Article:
Private Equity Investors Helped Stabilize Failed Banks During the Financial Crisis

Private equity firms have attracted plenty of criticism. These investors typically buy private companies and overhaul their operations to boost profits. But some people argue that PE investors’ maneuvers, such as loading these companies with a lot of debt, introduce risk into the financial system.

The question of whether PE firms help or hurt the economic system is too big to answer comprehensively, says Song Ma, an assistant professor of finance at Yale SOM. But in a recent study, his team zeroed in on one example of PE involvement: when PE investors bought banks that failed during the 2008 crisis, a period when “financial stability is extremely important and also extremely fragile,” Ma says. “We are looking at a very high-stakes moment.”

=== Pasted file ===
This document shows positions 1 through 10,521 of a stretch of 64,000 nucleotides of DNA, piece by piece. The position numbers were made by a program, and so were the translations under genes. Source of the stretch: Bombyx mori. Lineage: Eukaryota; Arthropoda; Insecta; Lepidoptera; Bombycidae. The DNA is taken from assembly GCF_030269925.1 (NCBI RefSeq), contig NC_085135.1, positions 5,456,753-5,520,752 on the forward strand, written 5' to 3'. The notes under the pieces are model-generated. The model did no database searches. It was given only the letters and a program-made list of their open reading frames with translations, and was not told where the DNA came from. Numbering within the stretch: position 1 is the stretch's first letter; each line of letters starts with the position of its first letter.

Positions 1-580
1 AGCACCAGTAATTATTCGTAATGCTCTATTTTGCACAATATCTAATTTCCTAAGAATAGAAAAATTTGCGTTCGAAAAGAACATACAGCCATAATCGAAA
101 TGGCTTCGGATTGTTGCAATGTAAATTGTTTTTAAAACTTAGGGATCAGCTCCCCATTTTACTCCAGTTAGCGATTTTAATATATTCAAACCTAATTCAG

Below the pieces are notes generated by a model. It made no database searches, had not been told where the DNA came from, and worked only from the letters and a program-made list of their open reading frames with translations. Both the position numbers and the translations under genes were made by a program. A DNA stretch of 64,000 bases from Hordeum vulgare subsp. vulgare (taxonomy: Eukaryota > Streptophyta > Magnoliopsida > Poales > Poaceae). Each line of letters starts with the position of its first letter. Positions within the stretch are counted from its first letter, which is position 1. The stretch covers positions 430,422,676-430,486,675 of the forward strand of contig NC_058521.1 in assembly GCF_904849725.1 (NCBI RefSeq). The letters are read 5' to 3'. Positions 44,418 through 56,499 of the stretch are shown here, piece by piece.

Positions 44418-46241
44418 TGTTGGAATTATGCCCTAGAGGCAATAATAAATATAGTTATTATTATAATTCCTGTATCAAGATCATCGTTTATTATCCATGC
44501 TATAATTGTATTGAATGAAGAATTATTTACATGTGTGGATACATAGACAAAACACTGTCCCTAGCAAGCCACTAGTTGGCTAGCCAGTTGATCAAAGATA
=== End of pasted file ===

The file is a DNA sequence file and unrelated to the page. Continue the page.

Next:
The researchers found that PE investors tended to acquire banks in poorer health that traditional buyers—that is, other banks—didn’t want. And they seemed to do a reasonably good job of turning these failing banks around. Banks purchased by PE firms fared better than those bought by other banks on measures such as keeping branches open and lending to small businesses.

“They know how to run distressed and risky assets,” says Ma, who collaborated with Emily Johnston-Ross at the Federal Deposit Insurance Corporation (FDIC) and Manju Puri at Duke University on the study. The bank resolution evidence suggests that “they could play a quite positive role in stabilizing the financial system during that specific period.”

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